It’s always a little awkward when big mainstream country acts get their enormous 12-piece touring bands to “rock out.” It feels artificial, perhaps because they are usually still in complete control.
How comforting, then, to see Blackberry Smoke at the Neptune Theatre on Friday. A down-and-dirty, five-piece band from Atlanta, Ga., that easily recalls Lynyrd Skynyrd and AC/DC, Blackberry Smoke has a pretty big reputation to live up to as a live band after 14 years of relentless touring, and it was impressive to see how easily they wore that burden.
After an energetic set by the youthful Delta Saints, Blackberry Smoke started off with the the rolling thunder of “Like I Am.” Lead singer Charlie Starr’s voice came through a little reedy at first, but that was more a balance issue and it quickly got worked out. Anyway, Starr can be forgiven for getting a little drowned out, as his dual-guitar attack with rhythm guitarist Paul Jackson was overwhelming at first.
Guitars figured to be a huge part of the show, with Starr getting a new axe every song or two and Jackson changing out just slightly less regularly. It might have given the show a weird rhythm, with the house lights dropping constantly during changes, but there was too much good music happening to notice.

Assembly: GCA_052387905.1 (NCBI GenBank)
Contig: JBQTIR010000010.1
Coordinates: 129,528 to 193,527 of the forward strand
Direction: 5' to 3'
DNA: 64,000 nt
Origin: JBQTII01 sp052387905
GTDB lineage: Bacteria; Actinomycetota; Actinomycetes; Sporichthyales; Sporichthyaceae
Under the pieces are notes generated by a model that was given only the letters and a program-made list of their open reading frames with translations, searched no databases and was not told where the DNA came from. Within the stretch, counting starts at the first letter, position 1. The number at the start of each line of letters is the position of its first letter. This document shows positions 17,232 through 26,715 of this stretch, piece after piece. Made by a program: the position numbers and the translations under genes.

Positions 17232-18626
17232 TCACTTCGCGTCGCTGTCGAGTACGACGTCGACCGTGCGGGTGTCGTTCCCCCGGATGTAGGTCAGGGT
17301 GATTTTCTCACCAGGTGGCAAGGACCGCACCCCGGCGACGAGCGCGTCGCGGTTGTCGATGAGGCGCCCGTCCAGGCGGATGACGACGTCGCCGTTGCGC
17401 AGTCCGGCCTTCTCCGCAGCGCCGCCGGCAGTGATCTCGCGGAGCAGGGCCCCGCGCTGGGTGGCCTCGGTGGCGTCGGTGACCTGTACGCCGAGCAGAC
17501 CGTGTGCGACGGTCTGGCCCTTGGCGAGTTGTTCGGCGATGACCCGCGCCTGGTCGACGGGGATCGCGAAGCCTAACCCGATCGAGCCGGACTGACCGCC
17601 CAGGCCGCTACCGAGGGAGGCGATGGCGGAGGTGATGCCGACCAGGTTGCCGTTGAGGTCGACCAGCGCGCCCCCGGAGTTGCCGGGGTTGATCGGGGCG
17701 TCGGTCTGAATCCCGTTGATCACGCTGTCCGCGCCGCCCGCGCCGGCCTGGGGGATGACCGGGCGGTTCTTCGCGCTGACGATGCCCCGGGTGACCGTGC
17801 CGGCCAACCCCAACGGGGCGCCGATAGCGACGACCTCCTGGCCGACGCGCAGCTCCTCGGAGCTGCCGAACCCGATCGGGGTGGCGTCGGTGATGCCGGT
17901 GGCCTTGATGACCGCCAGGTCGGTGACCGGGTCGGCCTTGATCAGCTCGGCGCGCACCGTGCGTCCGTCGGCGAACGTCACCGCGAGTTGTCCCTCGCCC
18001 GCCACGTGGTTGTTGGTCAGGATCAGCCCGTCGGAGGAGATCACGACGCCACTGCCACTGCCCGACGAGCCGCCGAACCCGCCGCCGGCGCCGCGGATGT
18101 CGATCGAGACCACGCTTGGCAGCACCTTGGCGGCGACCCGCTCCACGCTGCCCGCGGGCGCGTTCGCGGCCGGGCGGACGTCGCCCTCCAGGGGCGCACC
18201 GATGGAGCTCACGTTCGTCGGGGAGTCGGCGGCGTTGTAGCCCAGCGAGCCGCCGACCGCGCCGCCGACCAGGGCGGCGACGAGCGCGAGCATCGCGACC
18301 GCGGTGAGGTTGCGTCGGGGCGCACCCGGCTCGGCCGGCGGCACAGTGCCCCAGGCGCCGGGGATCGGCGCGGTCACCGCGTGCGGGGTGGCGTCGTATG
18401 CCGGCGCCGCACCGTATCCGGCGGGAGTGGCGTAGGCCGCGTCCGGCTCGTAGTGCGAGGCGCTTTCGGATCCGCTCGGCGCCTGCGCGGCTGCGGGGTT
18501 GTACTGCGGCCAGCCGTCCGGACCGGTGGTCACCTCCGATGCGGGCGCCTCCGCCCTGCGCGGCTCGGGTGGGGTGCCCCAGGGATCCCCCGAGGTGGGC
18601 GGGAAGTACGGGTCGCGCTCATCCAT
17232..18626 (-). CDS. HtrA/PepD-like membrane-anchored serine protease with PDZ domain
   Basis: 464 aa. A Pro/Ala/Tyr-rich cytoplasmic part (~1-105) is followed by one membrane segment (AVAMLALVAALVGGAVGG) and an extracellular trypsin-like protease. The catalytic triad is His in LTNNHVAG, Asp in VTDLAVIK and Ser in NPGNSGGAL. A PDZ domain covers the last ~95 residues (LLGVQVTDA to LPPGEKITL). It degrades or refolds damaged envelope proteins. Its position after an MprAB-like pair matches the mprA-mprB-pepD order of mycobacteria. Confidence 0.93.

One change led directly to the band’s single “Six Ways to Sunday,” which is one of Blackberry Smoke’s most effective vehicles for their particular brand of country rock. Off 2012’s “The Whippoorwill,” the meaty hook made it an easy song to like and the crowd happily sang the chorus, “I’m going to love you six ways to Sunday,” with abandon.
Another standout song from “The Whippoorwill,” “Sleeping Dogs” gave Starr a chance to unleash another soaring guitar solo and also featured a nifty keyboard solo from Brandon Still. The band proved it wasn’t all guitar-driven snarl with the bluesy atmosphere of “The Whippoorwill” before returning to its rock roots on the wild hillbilly celebration “Up In Smoke,” from the band’s 2009 offering “A Little Piece of Dixie.”
One of the few missteps was a cover of The Rolling Stones’ “You Can’t Always Get What You Want.” Even though Starr has the perfect voice for the song, it didn’t really have much of a place in the show and took the focus away from the band’s own material, which is plenty strong enough to stand on its own.
Fortunately things got right back on track and Blackberry Smoke offered one of their best songs of the night, the thoughtful small-town lament “One Horse Town,” and the bright, triumphant anthem “Ain’t Much Left of Me” to close out the show. They came back out for a couple more songs, including a little blues rock in the form of “Freedom Song,” but it was hard to top the climax of their regular set closer.
-Owen R. Smith, on Twitter @inanedetails